Many students in this course use Code::Blocks for developing C++ programs on Windows. The price is right. There are also versions for Mac and Linux.

Note: If you download the Windows installer, choose the entry marked “mingw-setup”. Presently, it's the fourth in the list. Please don't take the first link, unless you want only the IDE and already have a compiler.

If you want to work with C in something like its native environment, you might try a Linux distribution. I'm fond of Fedora, but Ubuntu seems to be the most popular for desktop right now. There are many.

A Linux distro comes with pretty much all the software you could want, including compilers and IDEs (usually including CodeBlocks), but you will probably have to find your code installation tool to get some of these. Most distros are too large to install everything by default.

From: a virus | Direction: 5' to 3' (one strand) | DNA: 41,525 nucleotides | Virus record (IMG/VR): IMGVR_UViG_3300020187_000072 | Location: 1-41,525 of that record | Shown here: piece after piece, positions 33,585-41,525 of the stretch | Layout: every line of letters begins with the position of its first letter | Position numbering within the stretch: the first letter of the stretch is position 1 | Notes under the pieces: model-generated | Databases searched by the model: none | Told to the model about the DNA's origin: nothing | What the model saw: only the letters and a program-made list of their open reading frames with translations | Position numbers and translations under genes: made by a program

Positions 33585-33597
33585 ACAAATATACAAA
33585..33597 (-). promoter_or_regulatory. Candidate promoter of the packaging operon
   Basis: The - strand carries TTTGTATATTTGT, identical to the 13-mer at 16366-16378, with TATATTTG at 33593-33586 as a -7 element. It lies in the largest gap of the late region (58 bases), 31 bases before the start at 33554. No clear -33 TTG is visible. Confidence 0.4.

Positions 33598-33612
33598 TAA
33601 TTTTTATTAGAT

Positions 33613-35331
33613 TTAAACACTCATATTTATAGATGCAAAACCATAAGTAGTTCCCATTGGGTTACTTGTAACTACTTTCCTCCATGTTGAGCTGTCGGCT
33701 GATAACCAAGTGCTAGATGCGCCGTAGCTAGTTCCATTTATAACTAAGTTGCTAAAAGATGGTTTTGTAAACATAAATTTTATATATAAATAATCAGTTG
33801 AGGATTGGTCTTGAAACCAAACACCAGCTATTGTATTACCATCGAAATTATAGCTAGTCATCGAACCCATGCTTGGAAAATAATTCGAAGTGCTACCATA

If you would like the use the Sandbox Linux server to write programs, ask Dr. Bennet for an account. If you want to log on from Windows, you will probably want Putty to run commands, and WinSCP to transfer files.
C++ Resources Network
The C++ Resources Network is a very popular reference site. You should plan to make use of it.
C++ Reference
Another good C++ reference site is called, oddly, C++ Reference.